Porong, Indonesia For nine months, a gaping hole in the ground has spit out a biblical torrent of hot, black mud, swallowing thousands of homes outside Indonesia's second-largest city and attracting amazed geologists from around the world.
Most say the flow is unstoppable, but Indonesian experts refuse to listen, and they have recently began carrying out a scheme straight from a Hollywood movie: dropping nearly 1,500 concrete balls into the mouth of the mud volcano.
"We know lots of people think this is a crazy idea," said professor Satria Bijaksana, one of three geologists behind the $130 million plan aimed at reducing the spew of the sludge by as much as 70 percent. "But we think it will work."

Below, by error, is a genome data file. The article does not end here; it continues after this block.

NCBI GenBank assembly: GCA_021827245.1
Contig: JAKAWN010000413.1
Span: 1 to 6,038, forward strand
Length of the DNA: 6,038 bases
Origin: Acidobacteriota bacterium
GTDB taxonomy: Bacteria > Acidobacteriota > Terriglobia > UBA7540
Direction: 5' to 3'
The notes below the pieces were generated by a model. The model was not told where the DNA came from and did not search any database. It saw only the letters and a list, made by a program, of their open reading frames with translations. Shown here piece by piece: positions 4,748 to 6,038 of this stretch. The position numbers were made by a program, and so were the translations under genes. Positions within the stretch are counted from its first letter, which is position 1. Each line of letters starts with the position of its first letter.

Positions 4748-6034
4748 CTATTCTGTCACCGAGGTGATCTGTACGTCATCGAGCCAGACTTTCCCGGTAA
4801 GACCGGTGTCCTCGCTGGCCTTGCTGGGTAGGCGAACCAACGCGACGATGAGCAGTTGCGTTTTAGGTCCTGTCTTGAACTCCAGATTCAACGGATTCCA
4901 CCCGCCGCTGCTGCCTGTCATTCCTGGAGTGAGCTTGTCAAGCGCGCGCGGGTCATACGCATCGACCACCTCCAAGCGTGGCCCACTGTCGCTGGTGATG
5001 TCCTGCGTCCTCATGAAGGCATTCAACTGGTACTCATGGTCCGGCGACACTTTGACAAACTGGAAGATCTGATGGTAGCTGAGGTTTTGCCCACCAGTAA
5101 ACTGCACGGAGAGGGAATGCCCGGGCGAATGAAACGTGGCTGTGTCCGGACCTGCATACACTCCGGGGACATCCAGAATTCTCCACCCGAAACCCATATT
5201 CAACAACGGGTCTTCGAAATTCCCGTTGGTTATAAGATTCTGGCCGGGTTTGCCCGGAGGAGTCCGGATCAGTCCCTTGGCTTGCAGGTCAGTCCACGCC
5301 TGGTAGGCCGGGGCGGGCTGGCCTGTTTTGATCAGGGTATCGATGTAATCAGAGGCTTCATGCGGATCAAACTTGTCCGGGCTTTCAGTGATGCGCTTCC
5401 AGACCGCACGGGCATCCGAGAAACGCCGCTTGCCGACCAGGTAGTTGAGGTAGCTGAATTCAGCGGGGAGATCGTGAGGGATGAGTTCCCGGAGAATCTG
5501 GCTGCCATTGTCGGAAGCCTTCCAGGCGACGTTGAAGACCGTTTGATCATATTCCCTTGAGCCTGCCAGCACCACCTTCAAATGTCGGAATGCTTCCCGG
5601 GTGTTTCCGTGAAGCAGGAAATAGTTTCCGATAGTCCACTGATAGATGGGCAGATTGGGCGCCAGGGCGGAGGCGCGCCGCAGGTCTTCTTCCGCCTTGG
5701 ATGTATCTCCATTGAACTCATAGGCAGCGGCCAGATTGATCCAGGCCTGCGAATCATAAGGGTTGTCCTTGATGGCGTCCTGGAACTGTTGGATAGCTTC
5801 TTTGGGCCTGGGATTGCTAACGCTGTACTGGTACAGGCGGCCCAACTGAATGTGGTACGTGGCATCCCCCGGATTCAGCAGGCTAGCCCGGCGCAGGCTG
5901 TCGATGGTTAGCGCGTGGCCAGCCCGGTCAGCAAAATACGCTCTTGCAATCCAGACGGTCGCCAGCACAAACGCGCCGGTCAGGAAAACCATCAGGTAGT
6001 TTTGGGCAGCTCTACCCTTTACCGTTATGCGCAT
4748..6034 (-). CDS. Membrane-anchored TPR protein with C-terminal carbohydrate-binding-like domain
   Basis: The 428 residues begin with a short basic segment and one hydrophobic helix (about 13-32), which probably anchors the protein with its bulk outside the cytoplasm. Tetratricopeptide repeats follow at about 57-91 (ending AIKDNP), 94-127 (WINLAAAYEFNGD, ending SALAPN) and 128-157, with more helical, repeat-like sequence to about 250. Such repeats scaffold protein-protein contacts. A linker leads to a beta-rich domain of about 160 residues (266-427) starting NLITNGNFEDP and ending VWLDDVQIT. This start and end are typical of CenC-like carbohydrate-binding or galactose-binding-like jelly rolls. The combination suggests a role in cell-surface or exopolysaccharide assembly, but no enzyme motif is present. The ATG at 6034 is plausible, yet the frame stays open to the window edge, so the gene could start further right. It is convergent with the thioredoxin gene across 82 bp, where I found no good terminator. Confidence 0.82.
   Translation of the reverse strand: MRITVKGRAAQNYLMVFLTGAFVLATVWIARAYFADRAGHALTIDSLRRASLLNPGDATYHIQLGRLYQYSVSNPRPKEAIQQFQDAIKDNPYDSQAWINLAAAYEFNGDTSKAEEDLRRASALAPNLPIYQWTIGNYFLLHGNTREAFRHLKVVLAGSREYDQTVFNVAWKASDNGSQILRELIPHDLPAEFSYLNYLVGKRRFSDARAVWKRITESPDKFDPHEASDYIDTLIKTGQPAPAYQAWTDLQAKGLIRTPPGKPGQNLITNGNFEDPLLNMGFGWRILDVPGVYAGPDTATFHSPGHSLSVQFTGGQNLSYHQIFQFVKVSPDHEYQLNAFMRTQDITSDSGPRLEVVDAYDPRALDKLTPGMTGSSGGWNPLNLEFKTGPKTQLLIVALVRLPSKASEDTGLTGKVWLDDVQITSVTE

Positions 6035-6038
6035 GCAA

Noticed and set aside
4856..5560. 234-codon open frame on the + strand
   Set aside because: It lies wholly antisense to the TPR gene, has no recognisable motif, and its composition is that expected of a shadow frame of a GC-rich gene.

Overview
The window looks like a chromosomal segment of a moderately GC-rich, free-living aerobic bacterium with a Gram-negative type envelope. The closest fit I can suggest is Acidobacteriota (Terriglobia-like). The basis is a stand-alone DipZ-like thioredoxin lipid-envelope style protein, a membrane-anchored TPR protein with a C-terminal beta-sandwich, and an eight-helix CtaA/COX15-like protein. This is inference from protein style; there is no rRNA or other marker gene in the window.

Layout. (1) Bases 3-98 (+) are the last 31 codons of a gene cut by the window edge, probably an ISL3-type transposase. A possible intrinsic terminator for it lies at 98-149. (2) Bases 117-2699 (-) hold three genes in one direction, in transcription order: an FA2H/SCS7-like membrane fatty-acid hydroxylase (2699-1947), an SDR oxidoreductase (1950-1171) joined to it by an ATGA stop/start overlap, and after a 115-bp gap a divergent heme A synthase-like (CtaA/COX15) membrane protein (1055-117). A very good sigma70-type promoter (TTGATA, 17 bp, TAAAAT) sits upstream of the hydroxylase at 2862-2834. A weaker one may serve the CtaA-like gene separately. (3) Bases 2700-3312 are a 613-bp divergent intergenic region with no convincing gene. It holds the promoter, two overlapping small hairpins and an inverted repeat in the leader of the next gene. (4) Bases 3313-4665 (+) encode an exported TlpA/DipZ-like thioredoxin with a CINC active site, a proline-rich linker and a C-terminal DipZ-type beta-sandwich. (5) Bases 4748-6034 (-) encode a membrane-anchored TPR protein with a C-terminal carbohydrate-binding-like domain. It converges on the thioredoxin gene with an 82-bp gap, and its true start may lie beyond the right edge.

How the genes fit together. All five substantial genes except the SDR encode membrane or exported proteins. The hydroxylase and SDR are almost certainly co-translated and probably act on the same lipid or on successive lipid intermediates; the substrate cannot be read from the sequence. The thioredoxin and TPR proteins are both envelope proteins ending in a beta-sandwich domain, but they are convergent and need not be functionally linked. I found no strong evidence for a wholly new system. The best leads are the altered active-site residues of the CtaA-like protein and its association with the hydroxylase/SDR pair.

Mud volcanos are fairly common along volatile tectonic belts and in areas rich in oil and natural gas like Indonesia.
But the eruption just outside the city of Surabaya is exceptional because of the sheer volume of mud that has been surging each day from the hole - enough to fill 50 Olympic-sized swimming pools. Twelve villages and 20 factories have been swallowed, with mud-caked roofs and the tops of lamp posts as the only reminders of what once was there.
Some scientists suggest the rupture was triggered by improper drilling at a nearby natural gas site. Other research points to a major earthquake two days before the mud first appeared in a rice field in May.
The ball-dropping operation, which began last month, follows several failed attempts to contain or stop the mud.
Engineers are using a pulley system to hoist the beach ball-sized concrete spheres over the crater before dropping them from a height of about two stories. The balls, each weighing about 150 pounds, are chained together in clusters of four.
So far, nearly 150 have been tossed into the abyss, too few to make a real impact. The government has given them another five weeks to make a difference, or walk away and let the volcano run its course.